Minnesota House of Representatives Committee Seeks Public Comment on Gun-Control Measures

Feb 5, 2013 Full story: Free Republic

Three days of public hearings will be held before the Public Safety, Finance and Policy of the Minnesota House of Representatives, Feb.

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Mike Miller

Minneapolis, MN

#1 Feb 5, 2013
I do not remember what legislator made the comment that the police officers who stood up behind President Obama on Monday should be ashamed of themselves but in my opinion that legislator or whomever they are should be ashamed of themselves for such a crude comment. Who would know better the dangers that guns pose than the dedicated public servants who see up close the effects of our current culture of gun obsession? Yes, not all law enforcement is an agreement with gun control, but those who are in support of some common sense measures, to hear another public servant (and I use the term loosely) criticize them for wanting to bring some discussion and common sense to an area that affects them in a life and death way, is pretty pathetic. If that person has any sense they will apologize to those police officers and come down off of their self-righteous mountain and discuss the topic instead of insult our brave officers who put their life on the line every day for all us.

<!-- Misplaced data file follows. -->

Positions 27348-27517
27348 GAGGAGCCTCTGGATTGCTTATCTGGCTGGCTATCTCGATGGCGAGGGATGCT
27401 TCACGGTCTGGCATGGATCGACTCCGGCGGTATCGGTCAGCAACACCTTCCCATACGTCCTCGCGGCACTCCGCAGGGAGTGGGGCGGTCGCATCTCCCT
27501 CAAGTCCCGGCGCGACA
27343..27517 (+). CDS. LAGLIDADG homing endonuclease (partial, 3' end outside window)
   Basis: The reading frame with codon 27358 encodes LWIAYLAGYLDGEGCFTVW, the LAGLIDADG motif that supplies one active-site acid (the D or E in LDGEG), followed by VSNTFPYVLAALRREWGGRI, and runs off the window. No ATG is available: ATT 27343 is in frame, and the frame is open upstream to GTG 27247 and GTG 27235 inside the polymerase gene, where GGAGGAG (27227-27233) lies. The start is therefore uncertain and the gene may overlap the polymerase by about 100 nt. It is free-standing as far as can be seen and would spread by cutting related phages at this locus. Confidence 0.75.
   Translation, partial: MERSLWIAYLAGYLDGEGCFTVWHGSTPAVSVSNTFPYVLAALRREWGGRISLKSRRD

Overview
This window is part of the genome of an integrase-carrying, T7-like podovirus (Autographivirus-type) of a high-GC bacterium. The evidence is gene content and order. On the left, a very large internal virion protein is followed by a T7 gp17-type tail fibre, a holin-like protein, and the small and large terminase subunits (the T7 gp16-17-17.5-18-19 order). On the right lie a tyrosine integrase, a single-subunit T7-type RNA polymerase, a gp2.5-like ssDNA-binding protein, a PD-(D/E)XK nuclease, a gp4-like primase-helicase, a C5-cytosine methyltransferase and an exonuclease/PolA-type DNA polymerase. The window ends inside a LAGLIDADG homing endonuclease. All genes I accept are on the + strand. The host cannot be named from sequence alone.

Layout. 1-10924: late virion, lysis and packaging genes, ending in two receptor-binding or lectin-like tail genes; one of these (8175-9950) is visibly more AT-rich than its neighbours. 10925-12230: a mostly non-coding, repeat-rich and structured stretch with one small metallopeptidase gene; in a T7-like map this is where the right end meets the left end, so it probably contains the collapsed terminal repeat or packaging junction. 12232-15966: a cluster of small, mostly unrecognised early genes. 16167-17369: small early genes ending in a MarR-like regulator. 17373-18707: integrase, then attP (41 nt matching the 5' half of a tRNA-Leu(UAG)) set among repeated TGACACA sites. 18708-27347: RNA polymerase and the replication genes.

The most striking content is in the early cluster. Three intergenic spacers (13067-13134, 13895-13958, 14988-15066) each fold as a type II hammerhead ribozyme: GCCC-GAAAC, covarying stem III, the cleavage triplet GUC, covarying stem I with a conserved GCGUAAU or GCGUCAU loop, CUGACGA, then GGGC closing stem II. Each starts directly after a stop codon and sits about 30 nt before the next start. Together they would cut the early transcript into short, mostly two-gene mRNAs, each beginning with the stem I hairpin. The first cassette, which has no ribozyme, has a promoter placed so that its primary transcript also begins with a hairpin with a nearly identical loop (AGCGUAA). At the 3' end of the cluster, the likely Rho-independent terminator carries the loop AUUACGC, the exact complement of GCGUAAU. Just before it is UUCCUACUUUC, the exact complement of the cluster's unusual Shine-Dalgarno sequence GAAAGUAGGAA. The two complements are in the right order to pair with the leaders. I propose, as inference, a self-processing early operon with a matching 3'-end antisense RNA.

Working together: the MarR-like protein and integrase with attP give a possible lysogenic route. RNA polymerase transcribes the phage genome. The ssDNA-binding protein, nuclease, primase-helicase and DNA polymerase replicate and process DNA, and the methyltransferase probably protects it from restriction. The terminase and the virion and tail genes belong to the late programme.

John Allen

Saint Paul, MN

#2 Feb 7, 2013
Modern firearms are in two distinct groups and should not be included in the same debate. In one group are those fire arms used for hunting, farm pest control, precision shooting and for reasonable protection of one’s home and person. This would not include weapons with clearly military capacity. For this first group the rights and safety of licensed owners and others is of utmost importance and must be open to public review.